The Minister of Finance, Budget and National Planning, Mrs. Zainab Ahmed, has described the Nigeria Sovereign Investment Authority (NSIA) as partner of choice for the federal government in the execution and successful delivery of major infrastructure projects.
She spoke at the plenary on Sovereign Wealth Funds (SWFs) at Africa Investment Forum (AIF – 2022), in Abidjan, Cote de’Ivoire, according to Yunusa Abdullahi, her Special Adviser, Media & Communications, in statement, today.
The minister was quoted as saying, “Through the NSIA, we are building key roads and bridges under the Presidential Infrastructure Development Fund.
“We have revived our fertiliser blending facilities through the supply of high quality NPK under the Presidential Fertiliser Initiative and are partnering with Morocco to build an Ammonia plant.
“We are supporting artisanal and small-scale miners while building up our reserves through the presidential artisanal gold mining initiative.
“We have also commenced our journey towards the adoption of clean energy starting off with the development of a 10MW Grid Solar Plant. We have constructed cancer and medical diagnostic centres across the country.
“We recently commissioned a state-of-the-art animal feed facility linked to hundreds of hectares of maize farms. We are tackling today’s problems head on. We allocated a certain proportion of NSIA’s funds for investments in innovative pioneer sectors within and outside Nigeria.”
The minister added that NSIA had a sizeable percentage of its funds invested in equities and bonds in Europe, America and Asia.
Mrs. Ahmed said that, successful African SWFs were those that balanced local needs such as infrastructure versus their country’s long-term outlook for stability in periods of distress.
“Our hope is that the next five years will be less dramatic and more predictable so we can plan properly for that rainy day, whatever it maybe.
Speaking further, she recalled when the discussion in Nigeria started some 10 years ago, right after the oil price crash of the late 2000s. Nigeria’s focus then was about stabilisation. “We wanted to have something ‘safely tucked’ away to hedge us against the cyclical volatility of being an oil economy.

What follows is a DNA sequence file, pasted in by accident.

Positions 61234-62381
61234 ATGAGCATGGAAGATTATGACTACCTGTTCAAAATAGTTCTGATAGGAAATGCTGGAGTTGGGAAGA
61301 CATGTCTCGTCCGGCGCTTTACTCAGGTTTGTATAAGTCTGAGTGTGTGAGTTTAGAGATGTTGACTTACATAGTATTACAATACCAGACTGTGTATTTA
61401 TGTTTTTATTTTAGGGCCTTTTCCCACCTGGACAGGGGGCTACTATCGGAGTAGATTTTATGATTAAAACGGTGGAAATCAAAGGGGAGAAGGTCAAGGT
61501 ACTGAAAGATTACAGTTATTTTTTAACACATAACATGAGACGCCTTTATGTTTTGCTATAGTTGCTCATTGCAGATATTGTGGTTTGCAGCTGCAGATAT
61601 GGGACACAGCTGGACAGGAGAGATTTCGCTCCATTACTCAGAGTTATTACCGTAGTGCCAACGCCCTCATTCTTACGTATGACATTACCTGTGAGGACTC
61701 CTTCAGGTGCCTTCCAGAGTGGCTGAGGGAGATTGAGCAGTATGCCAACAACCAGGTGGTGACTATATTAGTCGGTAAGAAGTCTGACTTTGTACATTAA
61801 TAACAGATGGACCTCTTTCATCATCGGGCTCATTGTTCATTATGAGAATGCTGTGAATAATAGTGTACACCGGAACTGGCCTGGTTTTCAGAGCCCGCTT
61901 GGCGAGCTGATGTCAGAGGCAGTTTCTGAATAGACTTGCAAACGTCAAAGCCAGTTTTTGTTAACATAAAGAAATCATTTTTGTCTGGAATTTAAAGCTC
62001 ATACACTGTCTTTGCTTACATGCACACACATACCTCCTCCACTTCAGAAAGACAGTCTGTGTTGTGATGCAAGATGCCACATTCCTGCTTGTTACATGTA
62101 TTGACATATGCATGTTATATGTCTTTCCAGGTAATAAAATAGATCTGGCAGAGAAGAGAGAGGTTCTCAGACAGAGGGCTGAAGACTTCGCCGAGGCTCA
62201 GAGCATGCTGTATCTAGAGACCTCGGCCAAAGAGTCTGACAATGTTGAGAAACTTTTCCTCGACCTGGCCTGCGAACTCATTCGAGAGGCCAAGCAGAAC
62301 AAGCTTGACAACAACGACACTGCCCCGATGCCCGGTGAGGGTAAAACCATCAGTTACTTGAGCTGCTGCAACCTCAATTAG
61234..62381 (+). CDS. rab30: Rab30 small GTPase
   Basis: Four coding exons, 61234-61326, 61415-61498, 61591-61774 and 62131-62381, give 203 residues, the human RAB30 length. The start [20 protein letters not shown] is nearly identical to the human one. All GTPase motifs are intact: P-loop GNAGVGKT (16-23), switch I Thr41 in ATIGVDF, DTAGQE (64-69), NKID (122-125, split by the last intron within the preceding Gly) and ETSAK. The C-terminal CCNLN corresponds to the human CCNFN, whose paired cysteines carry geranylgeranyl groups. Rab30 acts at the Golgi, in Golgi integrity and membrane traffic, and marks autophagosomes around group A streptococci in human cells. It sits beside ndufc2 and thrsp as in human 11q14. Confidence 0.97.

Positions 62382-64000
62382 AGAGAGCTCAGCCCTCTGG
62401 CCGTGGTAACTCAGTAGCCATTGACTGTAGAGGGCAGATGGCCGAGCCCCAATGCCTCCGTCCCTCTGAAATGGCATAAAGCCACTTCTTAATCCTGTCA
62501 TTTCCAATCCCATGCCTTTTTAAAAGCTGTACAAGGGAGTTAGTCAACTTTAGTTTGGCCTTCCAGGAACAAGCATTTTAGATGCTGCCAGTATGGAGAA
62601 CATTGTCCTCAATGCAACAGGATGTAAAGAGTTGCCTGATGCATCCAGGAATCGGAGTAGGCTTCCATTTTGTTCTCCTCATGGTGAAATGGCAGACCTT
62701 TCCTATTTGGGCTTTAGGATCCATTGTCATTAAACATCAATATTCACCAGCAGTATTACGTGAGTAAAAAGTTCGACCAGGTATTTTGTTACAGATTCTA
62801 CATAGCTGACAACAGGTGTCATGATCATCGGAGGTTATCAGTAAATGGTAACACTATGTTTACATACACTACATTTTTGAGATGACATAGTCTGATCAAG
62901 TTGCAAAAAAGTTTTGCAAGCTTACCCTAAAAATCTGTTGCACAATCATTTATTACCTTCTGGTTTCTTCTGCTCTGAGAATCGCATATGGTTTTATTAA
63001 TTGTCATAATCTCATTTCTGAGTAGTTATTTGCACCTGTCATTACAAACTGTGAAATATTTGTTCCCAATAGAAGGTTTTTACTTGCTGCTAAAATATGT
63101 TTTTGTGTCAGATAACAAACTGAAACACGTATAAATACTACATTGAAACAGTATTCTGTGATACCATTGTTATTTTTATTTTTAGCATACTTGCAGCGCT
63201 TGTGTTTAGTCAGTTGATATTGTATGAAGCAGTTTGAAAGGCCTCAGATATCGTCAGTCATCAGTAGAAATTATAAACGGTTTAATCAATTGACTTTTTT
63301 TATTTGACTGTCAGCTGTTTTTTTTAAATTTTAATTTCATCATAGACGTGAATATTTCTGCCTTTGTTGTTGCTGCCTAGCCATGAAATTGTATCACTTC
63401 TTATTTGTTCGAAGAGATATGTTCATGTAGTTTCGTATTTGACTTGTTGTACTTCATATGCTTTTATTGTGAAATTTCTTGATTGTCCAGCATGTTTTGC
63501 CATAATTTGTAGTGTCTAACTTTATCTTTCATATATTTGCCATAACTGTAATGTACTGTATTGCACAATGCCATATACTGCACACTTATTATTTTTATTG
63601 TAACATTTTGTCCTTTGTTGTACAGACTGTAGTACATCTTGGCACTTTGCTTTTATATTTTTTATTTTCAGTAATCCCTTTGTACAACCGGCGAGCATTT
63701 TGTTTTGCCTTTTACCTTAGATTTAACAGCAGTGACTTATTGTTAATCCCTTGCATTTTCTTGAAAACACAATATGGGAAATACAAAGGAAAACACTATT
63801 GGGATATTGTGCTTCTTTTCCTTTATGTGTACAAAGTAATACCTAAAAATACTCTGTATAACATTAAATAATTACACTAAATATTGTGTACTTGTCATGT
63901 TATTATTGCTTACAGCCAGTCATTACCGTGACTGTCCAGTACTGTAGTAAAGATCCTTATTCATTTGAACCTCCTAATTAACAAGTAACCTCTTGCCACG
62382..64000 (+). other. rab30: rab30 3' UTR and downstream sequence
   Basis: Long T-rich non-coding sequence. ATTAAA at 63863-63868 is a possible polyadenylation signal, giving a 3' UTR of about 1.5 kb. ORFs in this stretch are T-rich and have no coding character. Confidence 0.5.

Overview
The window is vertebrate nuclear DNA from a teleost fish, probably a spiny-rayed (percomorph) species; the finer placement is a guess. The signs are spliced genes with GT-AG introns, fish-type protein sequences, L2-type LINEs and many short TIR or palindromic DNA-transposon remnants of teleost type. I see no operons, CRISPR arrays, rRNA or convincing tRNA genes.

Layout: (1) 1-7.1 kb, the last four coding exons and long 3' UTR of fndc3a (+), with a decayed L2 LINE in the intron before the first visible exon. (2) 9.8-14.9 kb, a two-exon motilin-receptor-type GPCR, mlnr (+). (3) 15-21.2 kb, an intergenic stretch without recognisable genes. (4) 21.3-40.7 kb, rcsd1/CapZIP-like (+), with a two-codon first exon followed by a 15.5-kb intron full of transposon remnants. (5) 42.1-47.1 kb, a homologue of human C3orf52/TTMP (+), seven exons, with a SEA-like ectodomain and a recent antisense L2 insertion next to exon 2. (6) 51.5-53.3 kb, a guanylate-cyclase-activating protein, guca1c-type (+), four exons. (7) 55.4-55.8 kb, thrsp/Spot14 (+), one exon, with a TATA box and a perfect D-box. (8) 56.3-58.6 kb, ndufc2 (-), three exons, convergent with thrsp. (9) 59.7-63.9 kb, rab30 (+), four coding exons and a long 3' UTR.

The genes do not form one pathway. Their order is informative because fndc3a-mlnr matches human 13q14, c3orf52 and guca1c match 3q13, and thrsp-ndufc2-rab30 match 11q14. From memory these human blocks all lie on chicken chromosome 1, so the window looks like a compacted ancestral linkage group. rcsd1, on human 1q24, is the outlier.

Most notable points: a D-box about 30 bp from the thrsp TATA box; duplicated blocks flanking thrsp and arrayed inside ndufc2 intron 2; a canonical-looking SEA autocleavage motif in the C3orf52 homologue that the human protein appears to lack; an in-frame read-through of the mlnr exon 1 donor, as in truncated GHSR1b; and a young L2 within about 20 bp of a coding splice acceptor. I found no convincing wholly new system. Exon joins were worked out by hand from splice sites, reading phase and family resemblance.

She said: “We wanted and needed to save for a rainy day. However, we did not define what that rainy day is. I am sure many of you will agree that the last five years has been constantly wet. Every day was a rainy day.”
Mrs. Ahmed urged African governments to better prepare for economic disruptions occasioned by difficult financial positions, by building fiscal buffers.
Her words, “We have a growing population. We have climate change in the form of floods, droughts and desertification and their adverse impact on food security. We have pockets of insecurity. Then there is the pandemic of course.
“With these competing demands, it takes a very strong and focused leadership to think about saving. Here, I am pleased to say Nigeria has done very well.
When Nigeria’s SWF commenced operations in 2012, its capital was $1billion. We had money then, she noted.
“But since its inception, the fund did not receive any additional capital till 2016/2017 when the Buhari administration came in. We were very quick to identify the importance of the NSIA in Nigeria’s development. Therefore, we focused on ensuring it gets funded, no matter how little, regardless of our fiscal challenges.
“Our administration has been gradually injecting money into the NSIA. At the end of 2021, NSIA’s core assets under management has now grown to $2.2billion since commencement of its operations and we have about $4bn in total assets regardless of the many rainy days we went through recently. And the fund has been profitable consistently.”
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